A group from the Highlands and Islands is to travel to Austria this month (June) to learn from experts how to harvest timber in some of the most difficult and challenging conditions.
The trip is organised by the Highlands and Islands Forest Industry Cluster (HIFIC), which is funded by HIE, and in conjunction with Forest Enterprise.
There are large areas of standing timber in the Highlands and Islands in particularly challenging locations which are now ready for harvest and will make an important contribution to the local timber supply chain. As the market is developing and the price of timber continues to rise, it is now becoming more economically viable to consider harvesting from some of Scotland's harder-to-access areas.
The group will spend five days visiting the Gmunden and Styria regions of Austria. Participants will look at practical examples of harvesting techniques, the equipment utilised, how to minimise the ecological impact in difficult terrain and visit one of the leading producers of equipment - Mayr Melnhof.
Claire Wightman, a third year HND student at the Scottish School of Forestry will join the group, with funding assistance from the Highland and Islands Conservancy in Dingwall. Claire will provide a presentation on the outcomes of the trip at a future HIFIC event.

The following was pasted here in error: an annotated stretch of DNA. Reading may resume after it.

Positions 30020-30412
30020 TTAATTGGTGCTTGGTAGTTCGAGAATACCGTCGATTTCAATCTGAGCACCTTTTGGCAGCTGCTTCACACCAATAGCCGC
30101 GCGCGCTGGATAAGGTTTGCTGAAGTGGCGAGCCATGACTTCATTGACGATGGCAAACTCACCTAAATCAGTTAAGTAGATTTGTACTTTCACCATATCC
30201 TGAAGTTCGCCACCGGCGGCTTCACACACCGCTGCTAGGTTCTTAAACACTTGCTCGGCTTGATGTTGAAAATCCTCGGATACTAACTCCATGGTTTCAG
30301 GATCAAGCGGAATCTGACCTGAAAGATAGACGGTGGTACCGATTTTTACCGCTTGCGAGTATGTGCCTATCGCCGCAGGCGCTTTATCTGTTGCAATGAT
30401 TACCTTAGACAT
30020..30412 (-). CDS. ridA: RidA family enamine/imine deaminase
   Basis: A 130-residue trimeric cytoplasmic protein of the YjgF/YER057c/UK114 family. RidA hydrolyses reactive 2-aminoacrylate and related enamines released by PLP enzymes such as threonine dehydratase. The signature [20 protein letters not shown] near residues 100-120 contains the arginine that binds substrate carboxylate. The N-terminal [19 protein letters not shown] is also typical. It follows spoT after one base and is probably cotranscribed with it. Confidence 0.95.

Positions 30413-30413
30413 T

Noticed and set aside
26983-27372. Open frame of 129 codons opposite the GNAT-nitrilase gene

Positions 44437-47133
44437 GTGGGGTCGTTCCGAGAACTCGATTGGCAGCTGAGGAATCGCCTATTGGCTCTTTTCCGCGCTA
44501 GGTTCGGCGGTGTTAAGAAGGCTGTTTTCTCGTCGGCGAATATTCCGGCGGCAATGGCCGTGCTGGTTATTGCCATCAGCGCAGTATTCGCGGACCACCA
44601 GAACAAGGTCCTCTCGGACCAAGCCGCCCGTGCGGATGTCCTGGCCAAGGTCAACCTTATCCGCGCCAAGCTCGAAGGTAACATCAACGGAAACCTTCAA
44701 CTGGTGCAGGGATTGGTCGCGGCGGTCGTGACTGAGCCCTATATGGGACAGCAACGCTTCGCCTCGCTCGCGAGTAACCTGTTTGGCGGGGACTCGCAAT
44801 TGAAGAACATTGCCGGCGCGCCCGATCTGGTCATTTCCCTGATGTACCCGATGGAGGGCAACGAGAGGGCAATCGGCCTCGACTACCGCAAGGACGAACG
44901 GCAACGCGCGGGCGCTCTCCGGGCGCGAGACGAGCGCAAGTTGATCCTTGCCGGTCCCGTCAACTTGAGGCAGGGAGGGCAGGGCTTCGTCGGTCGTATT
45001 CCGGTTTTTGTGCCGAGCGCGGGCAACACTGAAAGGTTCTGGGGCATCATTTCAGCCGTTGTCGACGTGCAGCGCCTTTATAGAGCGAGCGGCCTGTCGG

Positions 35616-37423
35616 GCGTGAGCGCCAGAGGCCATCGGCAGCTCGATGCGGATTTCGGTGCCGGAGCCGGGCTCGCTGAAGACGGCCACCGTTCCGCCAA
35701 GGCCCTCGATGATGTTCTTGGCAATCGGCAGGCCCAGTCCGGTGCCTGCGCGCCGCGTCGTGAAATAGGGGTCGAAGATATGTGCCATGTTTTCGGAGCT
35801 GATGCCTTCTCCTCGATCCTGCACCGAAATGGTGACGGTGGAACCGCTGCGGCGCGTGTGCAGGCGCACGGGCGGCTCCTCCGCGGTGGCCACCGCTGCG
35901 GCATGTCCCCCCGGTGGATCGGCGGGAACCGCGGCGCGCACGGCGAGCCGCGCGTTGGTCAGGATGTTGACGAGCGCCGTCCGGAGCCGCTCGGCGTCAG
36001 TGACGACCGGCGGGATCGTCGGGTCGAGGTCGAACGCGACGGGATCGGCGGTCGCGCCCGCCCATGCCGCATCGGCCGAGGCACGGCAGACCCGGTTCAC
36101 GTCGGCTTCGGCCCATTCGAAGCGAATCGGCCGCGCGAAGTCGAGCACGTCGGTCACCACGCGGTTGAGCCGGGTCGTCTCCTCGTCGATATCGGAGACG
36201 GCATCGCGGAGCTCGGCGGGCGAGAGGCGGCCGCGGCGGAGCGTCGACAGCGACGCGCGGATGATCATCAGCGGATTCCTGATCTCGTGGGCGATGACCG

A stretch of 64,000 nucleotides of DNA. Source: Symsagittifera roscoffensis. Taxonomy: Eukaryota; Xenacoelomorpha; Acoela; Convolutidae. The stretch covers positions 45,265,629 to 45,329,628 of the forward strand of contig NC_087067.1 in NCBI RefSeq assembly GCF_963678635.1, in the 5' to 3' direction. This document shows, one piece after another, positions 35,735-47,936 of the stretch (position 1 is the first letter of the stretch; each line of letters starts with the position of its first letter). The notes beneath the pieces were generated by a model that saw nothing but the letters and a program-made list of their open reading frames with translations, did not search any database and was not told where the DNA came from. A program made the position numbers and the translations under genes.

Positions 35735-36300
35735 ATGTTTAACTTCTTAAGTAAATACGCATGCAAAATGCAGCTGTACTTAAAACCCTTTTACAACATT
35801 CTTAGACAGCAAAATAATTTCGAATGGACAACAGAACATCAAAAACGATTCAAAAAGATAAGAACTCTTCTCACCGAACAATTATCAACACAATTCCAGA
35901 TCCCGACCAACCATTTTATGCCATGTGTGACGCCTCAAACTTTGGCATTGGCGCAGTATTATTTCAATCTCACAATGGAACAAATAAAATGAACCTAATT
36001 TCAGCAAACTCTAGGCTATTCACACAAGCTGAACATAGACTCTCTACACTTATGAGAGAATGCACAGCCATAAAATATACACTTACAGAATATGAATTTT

Claire said: "It's brilliant to be given this opportunity to go and visit Austria and see how the Austrians are dealing with conditions that very soon Highlands and Islands contractors will be forced to deal with."
Also participating in the trip is Calum Duffy from the Isle of Mull. Calum is one of very few contractors in the area who is actively working with small scale winch operations in difficult areas.
Calum said: "This is a great opportunity for me to gain expertise with larger scale winch operations and will help me to plan future investment in my own contracting business. I am extremely grateful to HIFIC and the Perth and Argyll Conservancy for providing the funding to enable me to participate in this trip."
Neil Stoddart, Chairman of HIFIC said: "Once again the Highlands and Islands can be proud that we are leading the way in developing innovative technical solutions. I am sure the team will come back with new contacts, ideas and techniques that can be rolled out to maintain timber production from the more difficult Scottish forest sites over the coming years."
Andrew Patience, senior development manager in HIE's energy team, said: "It has been over a decade since it has been economical to undertake steep-ground harvesting, so it's important that today's young foresters and new contractors develop the skills to unlock this increasingly valuable timber resource.
"With one-third of Scotland's timber on steep ground, this trip to Austria is a fantastic opportunity to share and learn new techniques, and will be critical to reaching a significant amount of Scotland's timber stock."
The Highlands and Islands Forest Industry Cluster aims to promote good practice, raise awareness of common issues, increase co-operation within the forest industry and look for innovation to improve efficiency. Established in 2005, the cluster has delivered over 15 events throughout the region with over 550 attendees from the sector.